• On a surface dusted lightly with oat flour, roll out the smaller piece of dough to a 9-inch (23-cm) round about 1⁄4-inch (6-mm) thick. Use a fluted cookie cutter or biscuit cutter (or small glass) to cut out shapes measuring about 2-inches in diameter. Place the dough shapes on a small baking sheet lined with parchment paper and chill until firm, 20 minutes. Optionally, press the dough scraps together, wrap and chill until firm, and repeat the rolling/cutting process once more.

Make the pie:

  • Position a rack in the lower third of the oven, top with a baking stone if you’ve got one and preheat to 425ºF (220ºC). Line a rimmed baking sheet with parchment paper for easy cleanup.
  • To make the filling, in a large bowl whisk together the sugar, cornstarch, cinnamon, cayenne, and salt to combine. Add the cherries and bourbon, tossing to combine, and let sit 10-20 minutes to draw out the juices a bit.
  • Spoon the fruit and juices into the chilled crust, smoothing it flat. Place the chilled dough shapes over the top of the fruit, overlapping them slightly and leaving lots of windows for the steam to escape. Brush the rounds with the cream or milk and sprinkle with the smoked or coarse sugar.
  • Place the pie on the lined baking sheet and slide into the oven on the baking stone. Bake at 425ºF (220ºC) for 15 minutes, then decrease the oven temperature to 375ºF (190ºC) and continue baking until the crust is golden and the fruit is bubbling thickly, 35–50 more minutes. (Err on the side of overbaking lest you wind up with soupy filling that doesn't set.) Let the pie cool completely to set the fruit, at least 2 hours, then cut into wedges and serve at room temperature with ice cream. The pie is best shortly after baking and will keep at room temperature for up to 1 day, or refrigerated for up to 3 days.


This pie is adapted from my cookbook Alternative Baker and it boasts a crust made with whole grains and no gums. That said, feel free to swap in your favorite pie crust if you prefer; you’ll need enough for 1 ½ single crust 9-inch pies. See step-by-step photos of how to make this gluten-free pie crust here.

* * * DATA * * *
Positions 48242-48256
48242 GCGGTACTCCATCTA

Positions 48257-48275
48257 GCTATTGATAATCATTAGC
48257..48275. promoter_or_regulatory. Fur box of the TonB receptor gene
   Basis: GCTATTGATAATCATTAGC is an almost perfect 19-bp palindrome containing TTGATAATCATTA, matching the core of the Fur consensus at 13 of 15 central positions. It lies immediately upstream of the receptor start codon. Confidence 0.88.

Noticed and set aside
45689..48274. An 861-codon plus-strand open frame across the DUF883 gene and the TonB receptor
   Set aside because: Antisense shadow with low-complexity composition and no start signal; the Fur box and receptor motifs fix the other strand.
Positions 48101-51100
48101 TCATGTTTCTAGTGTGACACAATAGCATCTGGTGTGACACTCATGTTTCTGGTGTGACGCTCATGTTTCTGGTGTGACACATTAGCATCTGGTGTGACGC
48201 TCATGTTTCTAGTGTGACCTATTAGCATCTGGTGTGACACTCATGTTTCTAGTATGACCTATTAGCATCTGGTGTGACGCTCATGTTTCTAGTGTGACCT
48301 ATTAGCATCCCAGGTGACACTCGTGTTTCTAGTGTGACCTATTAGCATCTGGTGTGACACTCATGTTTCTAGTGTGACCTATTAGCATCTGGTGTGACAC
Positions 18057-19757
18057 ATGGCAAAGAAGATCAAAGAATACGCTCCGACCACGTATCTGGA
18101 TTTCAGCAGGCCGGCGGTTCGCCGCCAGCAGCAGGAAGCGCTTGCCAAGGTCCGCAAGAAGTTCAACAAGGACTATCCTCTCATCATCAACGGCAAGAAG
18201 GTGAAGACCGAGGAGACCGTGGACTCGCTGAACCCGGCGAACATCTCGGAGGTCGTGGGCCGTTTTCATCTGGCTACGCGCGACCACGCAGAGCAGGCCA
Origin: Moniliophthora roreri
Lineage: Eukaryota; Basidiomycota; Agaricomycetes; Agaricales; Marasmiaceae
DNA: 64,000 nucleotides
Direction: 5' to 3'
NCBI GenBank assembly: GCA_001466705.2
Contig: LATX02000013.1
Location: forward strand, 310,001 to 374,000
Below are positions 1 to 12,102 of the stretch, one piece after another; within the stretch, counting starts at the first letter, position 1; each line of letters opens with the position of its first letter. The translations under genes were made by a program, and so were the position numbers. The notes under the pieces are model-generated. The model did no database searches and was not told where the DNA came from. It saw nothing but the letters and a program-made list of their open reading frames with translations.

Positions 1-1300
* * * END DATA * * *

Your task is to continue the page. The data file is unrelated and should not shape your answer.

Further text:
I used a mix of fresh and frozen cherries which worked out well; the frozen cherries broke down into more of a chunky jam, while the fresh ones held their shape. Feel free to use all fresh or all frozen, or a combination.
The pie dough can be made up to several days in advance, and I recommend making it at least one day ahead to ease prep on the day of baking, and to allow the dough to absorb moisture which results in a nicer texture once baked.
Be sure to source a certified GF whiskey or other spirit if you or your guests are sensitive to potential trace amounts of gluten lurking therein. You can also use brandy or spiced rum. If you prefer to leave off the alcohol altogether, decrease the cornstarch to 3 tablespoons and replace the whiskey with 1 tablespoon lemon juice.
Nutritional values are based on one of eight servings.


Calories: 495kcal | Carbohydrates: 72g | Protein: 5g | Fat: 21g | Saturated Fat: 12g | Cholesterol: 49mg | Sodium: 269mg | Potassium: 317mg | Fiber: 5g | Sugar: 36g | Vitamin A: 645IU | Vitamin C: 7.3mg | Calcium: 71mg | Iron: 1.4mg
Making this? I'd love to see!Tag your snaps @The_Bojon_Gourmet and #bojongourmet!